Using Stories to Understand Multiple Intelligences
Howard Gardner is a brilliant Harvard professor. His theory of multiple intelligences claims there are eight different forms of intelligence. Stories are a good way in which to approach and develop these, both for children and adults.
Gardner states that intelligence can’t simply be reduced to the most stimulated kind or the kind that’s considered to be most important by the academic world. In fact, he claims that, while logical and verbal intelligences are important, they’re no more important than emotional, social, or musical intelligence.
Howard Gardner’s theory
Before we enter the world of stories, let’s take a look at Gardner’s theory of multiple intelligences.
Gardner states that both adults and children have the opportunity to develop different kinds of intelligence. As a matter of fact, he suggests that instead of talking about intelligence, we should talk about a profile of intelligence, in much the same way as we talk about a profile of a personality.
Gardner’s theory of multiple intelligences proposes that there are eight kinds of intelligence. These are:
- Linguistic intelligence. The ability to understand reading, writing, and speaking.
- Musical intelligence. The ability to sing, perform, listen, play an instrument, or create and analyze music.
- Logical-mathematical intelligence. This is akin to the traditional concept of intelligence. In fact, it concerns the ability to identify, calculate, and verify hypotheses using the scientific method.
- Spatial intelligence. The ability to visualize objects from different angles, recognize faces or scenes, and notice fine details.
- Bodily-kinesthetic intelligence. The ability to solve problems and perform activities with the body.
- Interpersonal intelligence. The ability to understand others and work with them to help them identify and overcome their problems.
- Intrapersonal intelligence. The ability to reflect upon yourself, your emotional states, faults, and attributes, etc.
- Naturalistic intelligence. Used to observe and study nature, classify objects, and establish patterns.
Stories to discover the multiple intelligences
Begoña Ibarrola has written a book, Stories to Discover the Intelligences. The book concerns the understanding and development of Gardner’s multiple intelligences. Ibarrola is well known for her other books such as Stories to Feel and Farewell Stories. In fact, she claims that stories are an excellent method of education. In addition, parents are able to enjoy the stories along with their children.
This psychologist from Bilbao (Spain) takes advantage of the ancient medium of storytelling in producing this book of stories. Each individual tale focuses on the development of one of Gardner’s intelligences.
Ibarrola also includes worksheets in her book so parents and children can work through the multiple intelligences with their children. These worksheets include questions, activities, and helpful hints.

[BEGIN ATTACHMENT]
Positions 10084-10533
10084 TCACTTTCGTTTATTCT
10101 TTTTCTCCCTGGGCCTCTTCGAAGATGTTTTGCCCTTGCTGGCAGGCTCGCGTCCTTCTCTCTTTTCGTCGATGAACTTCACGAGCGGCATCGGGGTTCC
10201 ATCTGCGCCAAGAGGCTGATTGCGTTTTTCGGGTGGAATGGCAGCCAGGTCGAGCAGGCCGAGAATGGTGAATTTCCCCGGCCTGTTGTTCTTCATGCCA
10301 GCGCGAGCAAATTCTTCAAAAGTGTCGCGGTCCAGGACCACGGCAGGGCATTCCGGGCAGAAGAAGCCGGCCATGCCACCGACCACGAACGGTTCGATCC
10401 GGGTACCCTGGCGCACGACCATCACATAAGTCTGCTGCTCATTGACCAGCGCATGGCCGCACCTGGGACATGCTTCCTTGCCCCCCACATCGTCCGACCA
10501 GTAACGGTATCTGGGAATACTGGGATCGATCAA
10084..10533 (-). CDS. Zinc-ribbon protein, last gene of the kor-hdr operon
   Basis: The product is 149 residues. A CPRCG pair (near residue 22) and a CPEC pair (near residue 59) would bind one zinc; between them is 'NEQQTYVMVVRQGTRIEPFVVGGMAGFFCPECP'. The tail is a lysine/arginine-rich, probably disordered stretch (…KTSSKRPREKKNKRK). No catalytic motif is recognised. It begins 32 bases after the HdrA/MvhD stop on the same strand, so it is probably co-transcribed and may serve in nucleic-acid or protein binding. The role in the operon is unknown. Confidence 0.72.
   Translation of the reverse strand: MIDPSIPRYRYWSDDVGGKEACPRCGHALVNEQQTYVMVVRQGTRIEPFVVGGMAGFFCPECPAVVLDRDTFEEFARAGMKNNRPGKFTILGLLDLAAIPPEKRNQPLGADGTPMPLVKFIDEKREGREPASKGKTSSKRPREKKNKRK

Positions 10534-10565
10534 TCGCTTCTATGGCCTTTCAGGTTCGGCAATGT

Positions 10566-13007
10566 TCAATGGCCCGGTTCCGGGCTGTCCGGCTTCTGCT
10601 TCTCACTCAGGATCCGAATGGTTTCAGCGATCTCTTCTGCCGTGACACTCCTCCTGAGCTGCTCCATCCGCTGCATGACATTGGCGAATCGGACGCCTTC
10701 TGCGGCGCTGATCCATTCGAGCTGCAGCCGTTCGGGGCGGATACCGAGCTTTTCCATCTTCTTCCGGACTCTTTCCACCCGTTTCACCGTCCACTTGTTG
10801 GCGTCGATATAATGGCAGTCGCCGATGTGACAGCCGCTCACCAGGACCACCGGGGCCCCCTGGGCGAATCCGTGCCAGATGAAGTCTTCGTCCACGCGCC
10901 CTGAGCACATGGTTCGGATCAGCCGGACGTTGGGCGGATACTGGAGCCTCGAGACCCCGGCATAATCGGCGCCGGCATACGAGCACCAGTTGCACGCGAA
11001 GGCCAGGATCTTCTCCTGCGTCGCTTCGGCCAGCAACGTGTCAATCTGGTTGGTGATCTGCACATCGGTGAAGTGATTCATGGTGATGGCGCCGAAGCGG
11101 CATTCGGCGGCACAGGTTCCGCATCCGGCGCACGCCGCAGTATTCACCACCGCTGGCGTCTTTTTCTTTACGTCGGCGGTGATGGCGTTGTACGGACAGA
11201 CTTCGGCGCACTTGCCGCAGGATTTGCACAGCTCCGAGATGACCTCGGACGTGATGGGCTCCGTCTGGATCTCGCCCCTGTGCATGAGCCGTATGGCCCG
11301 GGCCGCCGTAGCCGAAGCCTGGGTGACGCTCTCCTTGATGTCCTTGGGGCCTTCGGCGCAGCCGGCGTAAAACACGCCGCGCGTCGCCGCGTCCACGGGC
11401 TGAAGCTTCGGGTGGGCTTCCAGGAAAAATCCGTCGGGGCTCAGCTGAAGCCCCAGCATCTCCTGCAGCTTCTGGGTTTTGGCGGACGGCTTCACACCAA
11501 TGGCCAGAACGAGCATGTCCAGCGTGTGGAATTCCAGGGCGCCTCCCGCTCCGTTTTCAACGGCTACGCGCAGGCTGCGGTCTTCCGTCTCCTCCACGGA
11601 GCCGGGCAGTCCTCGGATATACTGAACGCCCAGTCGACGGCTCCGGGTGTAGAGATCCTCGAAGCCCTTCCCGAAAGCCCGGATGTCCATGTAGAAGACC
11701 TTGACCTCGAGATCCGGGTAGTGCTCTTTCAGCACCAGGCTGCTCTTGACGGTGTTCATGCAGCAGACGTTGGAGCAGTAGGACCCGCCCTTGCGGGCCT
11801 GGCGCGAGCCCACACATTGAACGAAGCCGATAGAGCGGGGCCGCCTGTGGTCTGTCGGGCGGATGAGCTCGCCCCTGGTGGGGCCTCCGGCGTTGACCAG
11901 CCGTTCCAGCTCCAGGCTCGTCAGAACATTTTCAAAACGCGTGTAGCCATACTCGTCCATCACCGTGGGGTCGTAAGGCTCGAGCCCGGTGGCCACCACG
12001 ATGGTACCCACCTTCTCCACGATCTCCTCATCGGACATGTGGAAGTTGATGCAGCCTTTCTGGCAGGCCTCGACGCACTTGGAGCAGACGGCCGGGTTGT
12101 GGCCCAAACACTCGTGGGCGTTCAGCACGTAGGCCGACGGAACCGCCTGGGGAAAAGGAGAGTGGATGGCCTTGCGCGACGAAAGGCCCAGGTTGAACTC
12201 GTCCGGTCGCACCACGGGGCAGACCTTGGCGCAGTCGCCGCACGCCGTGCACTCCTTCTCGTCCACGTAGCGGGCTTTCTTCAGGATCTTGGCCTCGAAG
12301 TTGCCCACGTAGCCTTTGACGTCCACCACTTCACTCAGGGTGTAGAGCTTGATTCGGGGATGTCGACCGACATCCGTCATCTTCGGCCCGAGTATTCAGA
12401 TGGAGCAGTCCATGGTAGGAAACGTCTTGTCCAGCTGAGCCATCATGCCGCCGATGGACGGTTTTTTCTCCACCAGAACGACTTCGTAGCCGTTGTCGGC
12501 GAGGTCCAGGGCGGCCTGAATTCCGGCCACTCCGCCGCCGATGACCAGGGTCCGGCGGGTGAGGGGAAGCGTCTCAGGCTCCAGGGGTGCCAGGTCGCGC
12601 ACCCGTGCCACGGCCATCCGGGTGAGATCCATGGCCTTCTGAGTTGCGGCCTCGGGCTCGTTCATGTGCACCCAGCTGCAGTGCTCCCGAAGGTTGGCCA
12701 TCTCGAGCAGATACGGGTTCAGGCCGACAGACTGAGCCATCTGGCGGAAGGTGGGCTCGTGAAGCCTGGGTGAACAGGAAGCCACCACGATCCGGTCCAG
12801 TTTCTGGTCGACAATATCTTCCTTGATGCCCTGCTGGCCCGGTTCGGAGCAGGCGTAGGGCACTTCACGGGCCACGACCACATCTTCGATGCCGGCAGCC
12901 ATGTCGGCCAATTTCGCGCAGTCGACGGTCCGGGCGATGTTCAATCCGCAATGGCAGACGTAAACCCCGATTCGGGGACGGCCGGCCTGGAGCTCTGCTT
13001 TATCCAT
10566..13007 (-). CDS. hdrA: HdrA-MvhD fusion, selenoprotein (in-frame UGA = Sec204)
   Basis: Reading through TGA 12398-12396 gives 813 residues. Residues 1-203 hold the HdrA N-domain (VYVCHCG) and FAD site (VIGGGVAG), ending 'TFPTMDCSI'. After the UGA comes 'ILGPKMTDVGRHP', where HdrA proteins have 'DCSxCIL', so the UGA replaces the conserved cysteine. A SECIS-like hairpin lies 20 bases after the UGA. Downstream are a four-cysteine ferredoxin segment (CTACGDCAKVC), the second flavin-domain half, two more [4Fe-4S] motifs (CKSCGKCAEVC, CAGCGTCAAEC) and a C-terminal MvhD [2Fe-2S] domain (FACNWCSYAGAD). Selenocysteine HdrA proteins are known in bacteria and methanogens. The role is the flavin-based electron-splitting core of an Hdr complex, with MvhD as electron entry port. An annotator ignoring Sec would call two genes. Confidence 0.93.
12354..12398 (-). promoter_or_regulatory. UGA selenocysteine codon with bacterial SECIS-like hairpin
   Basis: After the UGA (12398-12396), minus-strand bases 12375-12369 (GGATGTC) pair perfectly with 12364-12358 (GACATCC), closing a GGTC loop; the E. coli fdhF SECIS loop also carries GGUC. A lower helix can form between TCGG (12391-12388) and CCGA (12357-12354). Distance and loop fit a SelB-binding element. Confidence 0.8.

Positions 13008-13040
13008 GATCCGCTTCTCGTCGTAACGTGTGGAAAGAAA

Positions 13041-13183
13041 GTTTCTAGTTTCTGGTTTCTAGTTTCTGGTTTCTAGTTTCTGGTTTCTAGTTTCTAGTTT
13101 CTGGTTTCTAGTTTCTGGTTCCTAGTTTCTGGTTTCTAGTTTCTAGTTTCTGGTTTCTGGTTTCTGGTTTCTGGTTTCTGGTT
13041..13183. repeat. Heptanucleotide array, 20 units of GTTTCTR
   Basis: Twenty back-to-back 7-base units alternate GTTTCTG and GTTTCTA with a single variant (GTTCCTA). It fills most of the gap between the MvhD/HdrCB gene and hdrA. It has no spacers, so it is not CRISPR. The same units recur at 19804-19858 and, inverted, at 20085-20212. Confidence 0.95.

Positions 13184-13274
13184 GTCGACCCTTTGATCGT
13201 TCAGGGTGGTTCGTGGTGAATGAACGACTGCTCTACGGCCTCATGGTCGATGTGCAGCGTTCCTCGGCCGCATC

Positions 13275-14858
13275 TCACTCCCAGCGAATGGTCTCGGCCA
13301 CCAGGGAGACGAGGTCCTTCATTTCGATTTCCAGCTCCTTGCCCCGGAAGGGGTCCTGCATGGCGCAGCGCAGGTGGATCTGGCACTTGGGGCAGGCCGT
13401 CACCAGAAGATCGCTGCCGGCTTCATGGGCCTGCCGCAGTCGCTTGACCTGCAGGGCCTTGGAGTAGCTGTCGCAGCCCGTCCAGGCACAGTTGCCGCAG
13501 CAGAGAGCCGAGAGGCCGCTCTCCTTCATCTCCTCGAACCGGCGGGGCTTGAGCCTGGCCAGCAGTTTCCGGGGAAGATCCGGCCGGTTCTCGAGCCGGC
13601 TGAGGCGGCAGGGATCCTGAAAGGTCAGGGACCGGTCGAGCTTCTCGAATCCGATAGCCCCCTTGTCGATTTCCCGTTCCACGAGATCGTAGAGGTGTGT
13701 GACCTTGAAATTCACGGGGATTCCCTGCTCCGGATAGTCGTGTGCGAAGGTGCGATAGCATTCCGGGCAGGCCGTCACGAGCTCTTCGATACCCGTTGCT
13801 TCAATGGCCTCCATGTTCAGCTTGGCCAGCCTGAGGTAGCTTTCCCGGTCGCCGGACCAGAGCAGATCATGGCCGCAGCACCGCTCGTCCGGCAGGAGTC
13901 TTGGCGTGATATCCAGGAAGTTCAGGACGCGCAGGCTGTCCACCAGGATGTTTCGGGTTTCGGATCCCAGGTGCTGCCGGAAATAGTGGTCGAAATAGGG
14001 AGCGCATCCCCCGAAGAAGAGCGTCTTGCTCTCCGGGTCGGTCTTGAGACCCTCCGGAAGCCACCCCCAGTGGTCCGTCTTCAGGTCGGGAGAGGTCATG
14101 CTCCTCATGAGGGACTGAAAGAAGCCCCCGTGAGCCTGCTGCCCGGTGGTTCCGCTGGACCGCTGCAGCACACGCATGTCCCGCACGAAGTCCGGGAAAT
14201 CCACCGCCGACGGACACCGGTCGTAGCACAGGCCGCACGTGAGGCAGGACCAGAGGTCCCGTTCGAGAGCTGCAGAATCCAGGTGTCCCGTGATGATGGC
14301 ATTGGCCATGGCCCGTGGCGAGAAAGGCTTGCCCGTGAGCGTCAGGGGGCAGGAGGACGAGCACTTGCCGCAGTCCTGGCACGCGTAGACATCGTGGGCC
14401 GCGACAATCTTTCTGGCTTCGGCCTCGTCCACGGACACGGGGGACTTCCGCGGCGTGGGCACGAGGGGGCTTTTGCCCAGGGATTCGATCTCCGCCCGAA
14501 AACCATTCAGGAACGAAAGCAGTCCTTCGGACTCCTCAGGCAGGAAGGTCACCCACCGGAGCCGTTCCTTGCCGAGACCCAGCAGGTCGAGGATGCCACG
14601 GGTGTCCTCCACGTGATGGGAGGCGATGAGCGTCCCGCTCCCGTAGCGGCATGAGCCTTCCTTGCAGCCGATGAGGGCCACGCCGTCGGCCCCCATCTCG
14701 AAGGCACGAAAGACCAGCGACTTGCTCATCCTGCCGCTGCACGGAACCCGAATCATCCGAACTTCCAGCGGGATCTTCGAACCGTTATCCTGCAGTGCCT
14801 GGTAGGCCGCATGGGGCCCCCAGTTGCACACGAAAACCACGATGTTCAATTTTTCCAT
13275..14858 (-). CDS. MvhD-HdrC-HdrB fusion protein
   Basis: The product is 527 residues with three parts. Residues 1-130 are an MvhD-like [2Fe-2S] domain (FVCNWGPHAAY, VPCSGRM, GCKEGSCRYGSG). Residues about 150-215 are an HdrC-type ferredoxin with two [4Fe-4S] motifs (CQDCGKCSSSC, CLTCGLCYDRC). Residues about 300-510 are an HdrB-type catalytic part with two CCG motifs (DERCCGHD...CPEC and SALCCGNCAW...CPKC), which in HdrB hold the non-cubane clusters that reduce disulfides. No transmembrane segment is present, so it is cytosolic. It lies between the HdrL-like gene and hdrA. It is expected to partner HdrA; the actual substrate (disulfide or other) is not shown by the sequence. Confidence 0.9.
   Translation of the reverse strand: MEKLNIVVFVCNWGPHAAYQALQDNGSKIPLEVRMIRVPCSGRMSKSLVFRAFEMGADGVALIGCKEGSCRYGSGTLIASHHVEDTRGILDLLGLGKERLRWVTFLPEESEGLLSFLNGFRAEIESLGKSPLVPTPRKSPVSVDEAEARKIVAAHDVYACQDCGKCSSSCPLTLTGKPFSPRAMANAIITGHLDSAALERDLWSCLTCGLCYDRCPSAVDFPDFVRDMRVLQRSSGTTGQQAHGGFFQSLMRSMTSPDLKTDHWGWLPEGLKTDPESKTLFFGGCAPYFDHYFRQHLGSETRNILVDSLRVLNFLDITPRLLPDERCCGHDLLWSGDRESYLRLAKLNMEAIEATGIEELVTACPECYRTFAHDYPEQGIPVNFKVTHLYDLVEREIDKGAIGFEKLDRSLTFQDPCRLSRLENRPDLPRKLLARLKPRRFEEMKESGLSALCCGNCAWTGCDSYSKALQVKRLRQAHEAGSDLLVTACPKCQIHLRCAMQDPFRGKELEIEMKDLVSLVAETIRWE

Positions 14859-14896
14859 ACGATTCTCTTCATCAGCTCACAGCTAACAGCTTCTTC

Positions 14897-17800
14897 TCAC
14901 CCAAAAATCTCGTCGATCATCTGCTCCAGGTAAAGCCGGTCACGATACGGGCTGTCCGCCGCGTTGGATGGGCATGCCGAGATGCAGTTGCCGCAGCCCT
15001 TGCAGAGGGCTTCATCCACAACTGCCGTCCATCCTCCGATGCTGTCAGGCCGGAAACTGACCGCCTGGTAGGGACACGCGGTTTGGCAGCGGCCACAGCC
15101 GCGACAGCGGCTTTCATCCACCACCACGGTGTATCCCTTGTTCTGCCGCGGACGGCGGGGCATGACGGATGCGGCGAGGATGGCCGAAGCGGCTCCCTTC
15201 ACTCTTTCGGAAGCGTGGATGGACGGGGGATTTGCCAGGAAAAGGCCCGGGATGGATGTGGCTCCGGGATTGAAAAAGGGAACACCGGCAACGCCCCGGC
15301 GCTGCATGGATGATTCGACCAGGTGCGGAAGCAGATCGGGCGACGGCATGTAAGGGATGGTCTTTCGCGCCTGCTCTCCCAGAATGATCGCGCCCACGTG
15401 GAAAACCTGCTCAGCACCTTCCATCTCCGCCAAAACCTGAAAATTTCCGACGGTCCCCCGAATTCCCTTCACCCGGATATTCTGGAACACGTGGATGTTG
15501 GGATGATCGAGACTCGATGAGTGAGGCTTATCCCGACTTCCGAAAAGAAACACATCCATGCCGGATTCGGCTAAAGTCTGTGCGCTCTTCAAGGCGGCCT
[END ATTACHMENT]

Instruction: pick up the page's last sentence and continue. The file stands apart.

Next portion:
Other tales to stimulate the intelligences
You can find stories to stimulate children’s multiple intelligences both in the contemporary and the classic literary world. For example, any written story is perfect for working on their linguistic intelligence. Because they have to read it, understand it and, if they read out loud, speak.
With regards to the other intelligences, there are many options. For instance, take musical intelligence. A classic tale to use might be The Pied Piper of Hamelin. This gives the child an excuse to sing, play on a flute, and ultimately, start to relate to the music.
Classic tales usually have a moral. For this reason, they’re useful in stimulating logical-mathematical intelligence. This is because the child will learn that certain behaviors and actions equal certain consequences. Hence, they learn a logical cause-and-effect type relationship.
“All the children returned to their homes, bringing happiness back to the kingdom.”
-The Pied Piper of Hamelin-
Working with the other intelligences
To interpret the other intelligences, you can use stories just as you like. Take, for example, bodily-kinesthetic intelligence. This is quite a simple intelligence to work with. That’s because, as the story unfolds, the child uses their body and acts out their own interpretations. On the other hand, they strengthen their intrapersonal intelligence when they read a story themselves. Or, when they read with parents or teachers they develop their interpersonal intelligence.
Naturalistic intelligence can be strengthened by reading any related story. For example, The Jungle Book or The First Big Book of the Ocean. In fact, once you find the best stories for discovering each of Gardner’s intelligences and work out how to use them, the rest is really simple. Indeed, then you can start putting the process into practice. Consequently, your little ones will begin to develop their full potential.It might interest you...